Book Review · Books

Book Connection

Some books you just soak up. I noticed this book at a local used bookstore, but it was a tad pricy hardcover, so I resisted. When I saw it at the library my eyes lit up. I just finished The Path Made Clear by Oprah Winfrey. It was a gem filled with gorgeous photos, quotes and interviews with a wide range of individuals. Each section covers a different topic.

I’m not an Oprah groupie by any means, but this book she put together is so inspiring, convicting, educational and eye opening. I definitely want to secure my own copy so I can book tab it all over.

Thank you Oprah for opening your soul and allowing the world to see you fully as you are. You are a wonderful woman who blazes a path ahead for those of us learning to take our first independent spiritual steps.

Book Review · Books

Life At 8mph

I dragged finishing Life At 8mph. I didn’t want this memoir to end. It was too, rich in life to have to get to the last page. This book will have you laughing about every page. The author has a way of describing a scene that is so vivid you just need popcorn while reading.

Peter was needing a new job and saw a job posting at his seminary. Little did Peter realize the adventure he was about to embark on part time. When he arrived to meet Richard he didn’t realize that Richard has Cerebral Palsy and is in a wheelchair. Richard didn’t let Peter escape with the, “I need to pray about if I should accept this job,” since Richard was a reverend of sorts, so he just offered they prayed together on the spot. This memoir is Peter’s journey helping Richard with seminary classes and day to day things. The adventures these two go on are hilarious, sobering and inspiring.

This book was so satisfying that I hope Peter will write a sequel. If you need a great book on the power of friendship then this is a wonderful book to splurge on, or gift to a new friend. Peter is not preachy, though there are Christian nuggets of wisdom sprinkled throughout this book.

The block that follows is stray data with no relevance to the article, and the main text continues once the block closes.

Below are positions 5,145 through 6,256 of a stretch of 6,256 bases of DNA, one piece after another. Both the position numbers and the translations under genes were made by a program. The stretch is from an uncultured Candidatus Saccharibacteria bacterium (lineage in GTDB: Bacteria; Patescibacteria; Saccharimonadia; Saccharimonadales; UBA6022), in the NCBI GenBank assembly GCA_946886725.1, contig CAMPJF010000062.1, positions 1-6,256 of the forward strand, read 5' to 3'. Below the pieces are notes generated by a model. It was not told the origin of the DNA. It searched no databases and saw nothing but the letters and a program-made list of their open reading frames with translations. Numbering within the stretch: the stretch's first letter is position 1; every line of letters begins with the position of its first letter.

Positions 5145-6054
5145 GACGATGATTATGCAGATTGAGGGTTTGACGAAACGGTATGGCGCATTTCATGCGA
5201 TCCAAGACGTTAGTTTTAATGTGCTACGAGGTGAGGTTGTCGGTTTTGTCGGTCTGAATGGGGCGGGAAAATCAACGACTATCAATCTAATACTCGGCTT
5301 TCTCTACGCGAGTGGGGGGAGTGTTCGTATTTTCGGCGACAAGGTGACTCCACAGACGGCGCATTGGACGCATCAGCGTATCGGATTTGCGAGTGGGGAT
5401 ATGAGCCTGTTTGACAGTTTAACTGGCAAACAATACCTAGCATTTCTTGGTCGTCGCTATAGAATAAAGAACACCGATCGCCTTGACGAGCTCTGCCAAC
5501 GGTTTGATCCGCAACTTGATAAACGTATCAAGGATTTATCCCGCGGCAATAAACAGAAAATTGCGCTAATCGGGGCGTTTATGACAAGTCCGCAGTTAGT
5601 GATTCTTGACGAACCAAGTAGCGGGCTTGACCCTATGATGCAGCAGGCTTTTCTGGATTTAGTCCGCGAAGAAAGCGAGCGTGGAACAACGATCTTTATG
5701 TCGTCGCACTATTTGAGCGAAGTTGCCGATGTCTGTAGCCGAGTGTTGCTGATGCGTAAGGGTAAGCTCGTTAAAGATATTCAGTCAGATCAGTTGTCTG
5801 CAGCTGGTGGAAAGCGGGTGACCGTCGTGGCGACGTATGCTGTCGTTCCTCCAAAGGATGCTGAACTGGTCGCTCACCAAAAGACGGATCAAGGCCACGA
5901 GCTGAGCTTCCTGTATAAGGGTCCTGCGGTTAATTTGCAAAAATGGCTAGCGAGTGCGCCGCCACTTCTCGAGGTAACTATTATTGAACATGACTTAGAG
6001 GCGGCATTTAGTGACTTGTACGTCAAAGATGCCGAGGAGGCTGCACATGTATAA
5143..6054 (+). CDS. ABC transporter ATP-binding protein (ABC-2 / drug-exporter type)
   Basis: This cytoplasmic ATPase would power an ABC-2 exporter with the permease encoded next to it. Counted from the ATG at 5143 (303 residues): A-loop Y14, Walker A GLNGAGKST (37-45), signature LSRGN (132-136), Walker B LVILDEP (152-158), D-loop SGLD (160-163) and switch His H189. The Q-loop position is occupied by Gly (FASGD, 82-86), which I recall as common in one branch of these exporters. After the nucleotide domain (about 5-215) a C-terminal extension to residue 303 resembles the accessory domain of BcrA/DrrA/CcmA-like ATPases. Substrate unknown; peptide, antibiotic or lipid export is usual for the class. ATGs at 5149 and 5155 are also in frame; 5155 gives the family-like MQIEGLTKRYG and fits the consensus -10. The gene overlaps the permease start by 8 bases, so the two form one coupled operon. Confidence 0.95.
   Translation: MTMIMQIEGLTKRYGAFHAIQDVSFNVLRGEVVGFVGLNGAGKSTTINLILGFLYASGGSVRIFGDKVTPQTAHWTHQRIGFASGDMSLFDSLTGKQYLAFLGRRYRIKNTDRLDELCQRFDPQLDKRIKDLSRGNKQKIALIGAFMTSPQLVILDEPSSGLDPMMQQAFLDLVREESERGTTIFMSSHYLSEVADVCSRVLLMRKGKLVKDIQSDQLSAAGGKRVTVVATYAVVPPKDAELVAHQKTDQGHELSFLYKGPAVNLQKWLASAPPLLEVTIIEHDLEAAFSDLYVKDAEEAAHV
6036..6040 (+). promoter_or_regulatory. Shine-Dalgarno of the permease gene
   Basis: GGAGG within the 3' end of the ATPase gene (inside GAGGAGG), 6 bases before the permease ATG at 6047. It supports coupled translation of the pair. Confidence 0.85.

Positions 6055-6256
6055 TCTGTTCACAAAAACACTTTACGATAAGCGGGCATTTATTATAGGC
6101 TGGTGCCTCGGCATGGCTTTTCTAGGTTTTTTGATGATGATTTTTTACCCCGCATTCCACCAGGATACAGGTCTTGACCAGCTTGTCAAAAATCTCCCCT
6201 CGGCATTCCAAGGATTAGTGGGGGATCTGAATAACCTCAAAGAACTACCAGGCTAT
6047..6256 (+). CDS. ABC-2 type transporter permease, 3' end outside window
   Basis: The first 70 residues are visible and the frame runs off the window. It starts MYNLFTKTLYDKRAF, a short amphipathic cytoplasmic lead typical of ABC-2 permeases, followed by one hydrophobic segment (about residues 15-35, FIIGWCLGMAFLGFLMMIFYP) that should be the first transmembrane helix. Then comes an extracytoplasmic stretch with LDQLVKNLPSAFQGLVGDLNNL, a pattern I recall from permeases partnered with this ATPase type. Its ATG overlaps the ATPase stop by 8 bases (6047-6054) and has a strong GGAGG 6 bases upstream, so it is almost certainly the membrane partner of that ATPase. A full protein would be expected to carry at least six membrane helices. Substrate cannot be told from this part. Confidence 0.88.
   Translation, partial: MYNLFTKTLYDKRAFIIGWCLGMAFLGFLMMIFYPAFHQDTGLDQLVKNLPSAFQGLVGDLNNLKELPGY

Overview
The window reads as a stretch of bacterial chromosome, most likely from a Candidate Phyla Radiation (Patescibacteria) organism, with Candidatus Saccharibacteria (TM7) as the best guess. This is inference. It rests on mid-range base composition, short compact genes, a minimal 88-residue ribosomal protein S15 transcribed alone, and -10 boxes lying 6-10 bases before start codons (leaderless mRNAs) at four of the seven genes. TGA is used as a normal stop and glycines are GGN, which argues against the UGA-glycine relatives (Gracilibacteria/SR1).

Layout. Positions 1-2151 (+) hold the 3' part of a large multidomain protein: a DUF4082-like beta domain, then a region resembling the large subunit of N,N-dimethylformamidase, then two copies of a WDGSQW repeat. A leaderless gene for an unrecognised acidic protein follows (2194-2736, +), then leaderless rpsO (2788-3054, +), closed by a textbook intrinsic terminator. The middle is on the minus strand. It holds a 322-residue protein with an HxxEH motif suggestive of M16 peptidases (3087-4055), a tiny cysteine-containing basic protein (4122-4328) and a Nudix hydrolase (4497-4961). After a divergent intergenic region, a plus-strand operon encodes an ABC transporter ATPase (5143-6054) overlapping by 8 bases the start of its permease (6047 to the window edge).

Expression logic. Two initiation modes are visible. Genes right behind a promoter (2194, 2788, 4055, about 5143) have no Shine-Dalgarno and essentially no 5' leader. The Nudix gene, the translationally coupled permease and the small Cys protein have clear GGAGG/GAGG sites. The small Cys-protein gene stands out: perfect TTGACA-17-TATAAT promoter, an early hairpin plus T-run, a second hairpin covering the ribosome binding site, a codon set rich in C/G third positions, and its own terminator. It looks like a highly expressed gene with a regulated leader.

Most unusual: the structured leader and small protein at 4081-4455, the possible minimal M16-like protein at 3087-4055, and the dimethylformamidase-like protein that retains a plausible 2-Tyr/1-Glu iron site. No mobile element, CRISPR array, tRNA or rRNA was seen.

I received a complimentary digital copy of Life At 8mph by Peter Bowling Anderson from KiCam Projects. The views expressed are mine and of my own choice. I can’t shut up about how much I love this memoir. Now all we need is Richard to write his memoir.

Book Review · Books

Dare To See

This book cover does not do the meat of this book justice. Dare To See is a collection of vignettes from Katie’s life and how God has changed her life. Each chapter is unique and covers different subjects from fitting in at school growing up, to being single and buying your own home, to going through the journey of adoption. Katie writes in such a way you feel as though she’s your best friend sharing with you.

If you are new on your Christian walk, a seasoned believer, or wondering what it all means this is a great book to pick out. Katie shares her faith through the different life stories she shares and doesn’t dumb it down, or go over your head. I found each chapter relatable to my own life and things I have gone through. I am at an interesting place in my faith. This book wasn’t Christianese in verbiage, which could have been triggering for me, so I’d even recommend it to those burnt by the church. This book is actually spiritually comforting.

I received my complimentary copy of Dare To See by Katie Brown from Faith Words. The views are mine and of my own will. I don’t have TV (shocking!), so I have never heard of Katie Brown and her TV show, but this woman of faith is the real deal. She is not showy, fake, but genuine in her love for God and her faith story is relatable. I have read a lot of Christian Living books and this one is a new favorite of mine. I look forward to reading more books by Katie.

Book Review · Books

Once You Go In

Some memoirs you read and wonder where has this particular author has been all your life. If you have been disenfranchised by the church, dealt with spiritual abuse, or are wanting to find a different church expression then this book might be calling out to you.

Carly takes you into her homeschooled world of Northern California. She’s always felt different, wanting to belong and one day when she discovers Pine Canyon Assemblies Of God Church she thinks she may have found a place to fit in.

This book is Carly’s journey into the world of the charismatic church. Her descriptions of what the services can be like is spot on and the peer pressure to speak in tongues even when you may think the whole idea to be weird is huge. When Carly does finally speak her special language she describes the spiritual high she gets from it and how everything else in life sort of fades away when she’s in that mode.

I recall when I visited a charismatic church and there was pressure to be slain in the spirit. When the piano player timed the music a little too, planned I sensed the whole sham that I felt it was. Were church goers truly under the Holy Spirit’s power, or was it a false spirit? Is having what looks like seizures truly a move of God, or demonic? I left that service with my charismatic interest snuffed out.